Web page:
I launched this blog by outlining two areas of academic research I focus upon and write about: 1) the Church and Israel, and 2) Pentecostal Studies, particularly Pentecostalism in Latin America as well as Pentecostals and politics generally. Howevert, in addition I have several other areas which I teach, notably hermeneutics (biblical interpretation) and especially how biblical theology aids our understanding and interpretation of the Bible. Biblical theology is the discipline which focuses on the entire Bible narrative (or metanarrative, sometimes also referred to as the canonical narrative) and how every genre, form, text, Bible book, and so on, should be interpreted in light of this bigger picture.
Having been brought up in a strongly Evangelical household (several family members were in ministry) with an emphasis on the Bible as the divinely inspired and revealed word of God, any approach which focuses on the Bible as a unified whole with a central purpose and narrative was always bound to fascinate and draw me. That biblical theology is now in the ascendancy within academic theology (a development, ironically, arising out of a postmodernist worldview - more on this in the next post) makes this discipline all the more exciting. I developed King's Evangelical Divinity School's biblical theology module for the final year of the Bachelor of Theology programme, and I've also reviewed several books on the subject for the scholarly journal Evangelical Quarterly. I'm explaining this because, from time to time, I plan to post articles here on biblical theology and to comment generally on passages from a biblical theology angle because I believe it is such an essential, key tool for the biblical interpreter.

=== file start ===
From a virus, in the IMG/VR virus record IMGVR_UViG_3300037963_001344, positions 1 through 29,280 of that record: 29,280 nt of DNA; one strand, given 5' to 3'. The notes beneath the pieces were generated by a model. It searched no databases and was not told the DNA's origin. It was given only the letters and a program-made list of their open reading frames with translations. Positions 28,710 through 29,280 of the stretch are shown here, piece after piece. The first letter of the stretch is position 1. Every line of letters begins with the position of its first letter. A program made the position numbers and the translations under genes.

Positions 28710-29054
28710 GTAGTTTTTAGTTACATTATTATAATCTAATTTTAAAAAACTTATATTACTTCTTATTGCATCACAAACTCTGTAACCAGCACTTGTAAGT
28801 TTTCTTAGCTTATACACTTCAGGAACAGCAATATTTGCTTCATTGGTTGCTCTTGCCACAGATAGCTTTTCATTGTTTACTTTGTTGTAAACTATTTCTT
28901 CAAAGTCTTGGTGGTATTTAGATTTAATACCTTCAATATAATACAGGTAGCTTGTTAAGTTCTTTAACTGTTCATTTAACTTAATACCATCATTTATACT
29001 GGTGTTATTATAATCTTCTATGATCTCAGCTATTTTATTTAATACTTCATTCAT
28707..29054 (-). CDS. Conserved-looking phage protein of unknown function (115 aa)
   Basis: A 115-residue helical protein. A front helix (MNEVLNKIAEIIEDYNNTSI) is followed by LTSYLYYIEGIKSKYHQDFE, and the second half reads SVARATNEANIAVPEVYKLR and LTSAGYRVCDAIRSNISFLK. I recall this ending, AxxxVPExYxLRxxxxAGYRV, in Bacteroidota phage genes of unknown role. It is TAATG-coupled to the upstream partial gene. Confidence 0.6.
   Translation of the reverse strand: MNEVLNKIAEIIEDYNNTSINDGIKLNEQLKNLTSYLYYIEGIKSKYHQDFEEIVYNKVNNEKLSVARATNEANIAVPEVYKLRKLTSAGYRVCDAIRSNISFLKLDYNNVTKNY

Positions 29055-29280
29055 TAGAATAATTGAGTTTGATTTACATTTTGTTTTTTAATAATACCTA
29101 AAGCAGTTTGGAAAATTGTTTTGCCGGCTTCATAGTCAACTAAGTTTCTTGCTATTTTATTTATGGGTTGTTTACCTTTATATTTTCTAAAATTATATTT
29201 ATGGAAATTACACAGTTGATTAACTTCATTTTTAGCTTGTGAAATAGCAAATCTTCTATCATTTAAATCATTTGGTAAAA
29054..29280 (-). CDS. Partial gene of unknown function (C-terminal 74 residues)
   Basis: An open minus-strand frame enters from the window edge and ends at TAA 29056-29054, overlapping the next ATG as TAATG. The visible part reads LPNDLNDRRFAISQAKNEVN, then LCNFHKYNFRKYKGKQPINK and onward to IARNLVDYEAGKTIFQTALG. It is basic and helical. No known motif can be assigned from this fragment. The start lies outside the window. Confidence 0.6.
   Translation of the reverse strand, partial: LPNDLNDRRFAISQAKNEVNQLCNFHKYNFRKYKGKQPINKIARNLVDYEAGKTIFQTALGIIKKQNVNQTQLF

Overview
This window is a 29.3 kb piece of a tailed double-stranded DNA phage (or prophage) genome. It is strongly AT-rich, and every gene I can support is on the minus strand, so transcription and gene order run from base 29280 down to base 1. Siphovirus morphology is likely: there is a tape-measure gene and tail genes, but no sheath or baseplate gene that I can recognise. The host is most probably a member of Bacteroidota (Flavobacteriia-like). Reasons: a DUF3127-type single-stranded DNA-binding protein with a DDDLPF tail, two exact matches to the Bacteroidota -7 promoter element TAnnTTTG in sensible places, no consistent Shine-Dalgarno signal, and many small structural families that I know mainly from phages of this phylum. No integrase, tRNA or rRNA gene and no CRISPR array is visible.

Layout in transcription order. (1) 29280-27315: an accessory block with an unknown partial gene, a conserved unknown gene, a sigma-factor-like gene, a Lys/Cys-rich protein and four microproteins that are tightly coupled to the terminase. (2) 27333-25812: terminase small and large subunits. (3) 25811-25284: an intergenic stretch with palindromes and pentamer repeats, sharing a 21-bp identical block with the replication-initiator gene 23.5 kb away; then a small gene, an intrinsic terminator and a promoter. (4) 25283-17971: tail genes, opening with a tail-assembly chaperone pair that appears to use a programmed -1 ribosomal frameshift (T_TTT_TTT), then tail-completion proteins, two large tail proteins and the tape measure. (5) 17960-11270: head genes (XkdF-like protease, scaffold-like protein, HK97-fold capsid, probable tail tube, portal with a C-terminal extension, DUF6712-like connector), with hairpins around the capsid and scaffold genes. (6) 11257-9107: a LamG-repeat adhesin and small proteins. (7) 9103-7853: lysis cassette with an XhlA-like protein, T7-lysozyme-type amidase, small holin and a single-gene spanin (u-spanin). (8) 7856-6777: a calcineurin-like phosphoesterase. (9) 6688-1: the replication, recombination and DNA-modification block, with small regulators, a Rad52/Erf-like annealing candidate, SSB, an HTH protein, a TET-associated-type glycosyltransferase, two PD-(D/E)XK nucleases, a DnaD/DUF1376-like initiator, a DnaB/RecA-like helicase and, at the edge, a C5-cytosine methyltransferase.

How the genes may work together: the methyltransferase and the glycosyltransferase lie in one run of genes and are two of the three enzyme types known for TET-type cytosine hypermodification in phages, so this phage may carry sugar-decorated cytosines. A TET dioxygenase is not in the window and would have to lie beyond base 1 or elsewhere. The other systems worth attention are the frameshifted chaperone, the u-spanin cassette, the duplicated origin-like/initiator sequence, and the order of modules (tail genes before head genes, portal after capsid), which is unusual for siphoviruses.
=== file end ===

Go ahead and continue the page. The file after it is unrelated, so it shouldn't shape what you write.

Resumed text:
In my next post I'll include a couple of my Evangelical Quarterly book reviews in this field, which I hope you find useful. In the meantime, visit the website Beginning With Moses (see links, left) which I hope you find useful. Moreover, if you delve further into biblical theology as a hermeneutical tool, aim to consider its value in preaching, which goes to the very heart of the role and purpose of biblical hermeneutics. After all, biblical interpretation should have an outworking which makes us all better Christians. Indeed this is the very basis of biblically-based proclamation. Hermeneutics is not an end in itself, but rather a means to an end: the proclamation of the entire word of God so that it may be acted upon and shape us as Christians. In this respect, biblical theology plays an integral role in this bringing about hermeneutics's goal, but only really through a symbiosis of biblical theology and preaching.